Chord/Scale Relationships

Most improvisation in mainstream jazz is based on chord progressions. The chord progression is the sequence of chords that harmonizes the melody. Usually each chord lasts a measure; sometimes two, sometimes only half. A fakebook will give the symbol representing a particular chord above the corresponding point in the melody.

Even more important than the actual chords, however, are the scales implied by those chords. An improviser, when playing over a D minor chord, whose symbol is Dm, will normally play lines built from notes in the D dorian scale. This section documents the various chords and associated scales used in jazz. Familiarity with note names and locations is assumed.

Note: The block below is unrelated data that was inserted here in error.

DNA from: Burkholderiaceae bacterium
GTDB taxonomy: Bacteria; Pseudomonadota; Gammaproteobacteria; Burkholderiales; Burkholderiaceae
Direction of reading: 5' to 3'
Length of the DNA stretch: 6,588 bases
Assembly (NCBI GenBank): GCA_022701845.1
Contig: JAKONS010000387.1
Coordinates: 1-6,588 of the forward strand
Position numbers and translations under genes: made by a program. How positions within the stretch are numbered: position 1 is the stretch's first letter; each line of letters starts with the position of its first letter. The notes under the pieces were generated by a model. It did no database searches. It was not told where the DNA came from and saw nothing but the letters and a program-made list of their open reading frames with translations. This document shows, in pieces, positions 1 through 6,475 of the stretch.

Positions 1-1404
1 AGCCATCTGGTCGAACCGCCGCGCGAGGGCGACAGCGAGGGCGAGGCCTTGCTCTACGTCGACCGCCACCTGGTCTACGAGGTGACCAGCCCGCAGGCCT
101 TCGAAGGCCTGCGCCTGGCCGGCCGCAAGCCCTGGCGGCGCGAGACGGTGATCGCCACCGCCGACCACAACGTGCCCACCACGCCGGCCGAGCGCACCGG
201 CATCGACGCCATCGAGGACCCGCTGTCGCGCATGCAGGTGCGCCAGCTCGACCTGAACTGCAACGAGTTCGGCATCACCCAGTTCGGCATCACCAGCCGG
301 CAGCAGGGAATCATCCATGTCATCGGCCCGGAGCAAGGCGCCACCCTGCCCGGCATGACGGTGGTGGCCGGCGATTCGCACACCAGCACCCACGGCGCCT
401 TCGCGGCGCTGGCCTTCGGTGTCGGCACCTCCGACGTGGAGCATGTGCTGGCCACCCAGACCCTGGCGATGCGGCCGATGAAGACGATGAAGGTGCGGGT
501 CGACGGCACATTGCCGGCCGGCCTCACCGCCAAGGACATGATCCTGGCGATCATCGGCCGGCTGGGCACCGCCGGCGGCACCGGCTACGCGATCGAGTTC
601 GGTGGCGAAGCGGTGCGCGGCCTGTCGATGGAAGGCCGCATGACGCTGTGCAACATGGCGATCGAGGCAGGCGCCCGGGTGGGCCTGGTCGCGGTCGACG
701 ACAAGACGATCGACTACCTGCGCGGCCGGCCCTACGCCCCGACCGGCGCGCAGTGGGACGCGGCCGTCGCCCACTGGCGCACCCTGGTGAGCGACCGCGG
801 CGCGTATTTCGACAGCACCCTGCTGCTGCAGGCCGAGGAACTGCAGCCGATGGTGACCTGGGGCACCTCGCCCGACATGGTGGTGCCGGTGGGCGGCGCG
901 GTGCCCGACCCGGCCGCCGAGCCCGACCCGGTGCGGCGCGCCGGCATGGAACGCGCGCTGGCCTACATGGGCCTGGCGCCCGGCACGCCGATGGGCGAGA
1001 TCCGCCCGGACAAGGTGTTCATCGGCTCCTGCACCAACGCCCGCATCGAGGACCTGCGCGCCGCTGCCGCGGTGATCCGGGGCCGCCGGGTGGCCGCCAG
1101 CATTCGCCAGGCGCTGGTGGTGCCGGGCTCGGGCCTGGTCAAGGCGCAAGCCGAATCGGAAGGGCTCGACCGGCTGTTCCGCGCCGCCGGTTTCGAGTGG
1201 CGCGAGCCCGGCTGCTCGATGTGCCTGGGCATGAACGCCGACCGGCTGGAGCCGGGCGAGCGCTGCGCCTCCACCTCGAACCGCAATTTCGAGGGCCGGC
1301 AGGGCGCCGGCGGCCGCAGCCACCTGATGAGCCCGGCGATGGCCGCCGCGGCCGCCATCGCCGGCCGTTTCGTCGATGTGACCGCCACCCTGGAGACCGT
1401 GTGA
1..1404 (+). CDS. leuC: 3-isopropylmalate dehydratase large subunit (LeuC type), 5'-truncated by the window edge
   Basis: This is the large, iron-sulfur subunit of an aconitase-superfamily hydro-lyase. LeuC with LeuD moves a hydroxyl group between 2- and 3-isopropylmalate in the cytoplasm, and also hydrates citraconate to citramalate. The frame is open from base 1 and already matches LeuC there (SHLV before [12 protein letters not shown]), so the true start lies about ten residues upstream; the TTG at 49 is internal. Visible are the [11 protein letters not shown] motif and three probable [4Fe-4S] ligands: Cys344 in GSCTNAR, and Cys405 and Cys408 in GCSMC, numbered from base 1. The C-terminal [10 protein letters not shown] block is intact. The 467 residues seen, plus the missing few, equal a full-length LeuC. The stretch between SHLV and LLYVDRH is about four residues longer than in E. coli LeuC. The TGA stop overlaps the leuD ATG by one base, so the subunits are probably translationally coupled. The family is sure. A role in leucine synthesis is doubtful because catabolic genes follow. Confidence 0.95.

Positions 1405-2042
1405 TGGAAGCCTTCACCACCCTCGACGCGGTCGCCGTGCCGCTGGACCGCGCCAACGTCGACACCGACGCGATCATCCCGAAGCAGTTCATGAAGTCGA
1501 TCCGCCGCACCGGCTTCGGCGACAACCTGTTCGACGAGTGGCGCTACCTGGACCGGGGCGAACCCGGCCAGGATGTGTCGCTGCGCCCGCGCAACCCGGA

If your aim is to become a jazz performer, you should practice improvising lines based on all the scales presented here, and in all twelve keys. Otherwise, you may stick to just one key per scale, but you should still practice improvising over each chord/scale relationship in order to better recognize their sounds.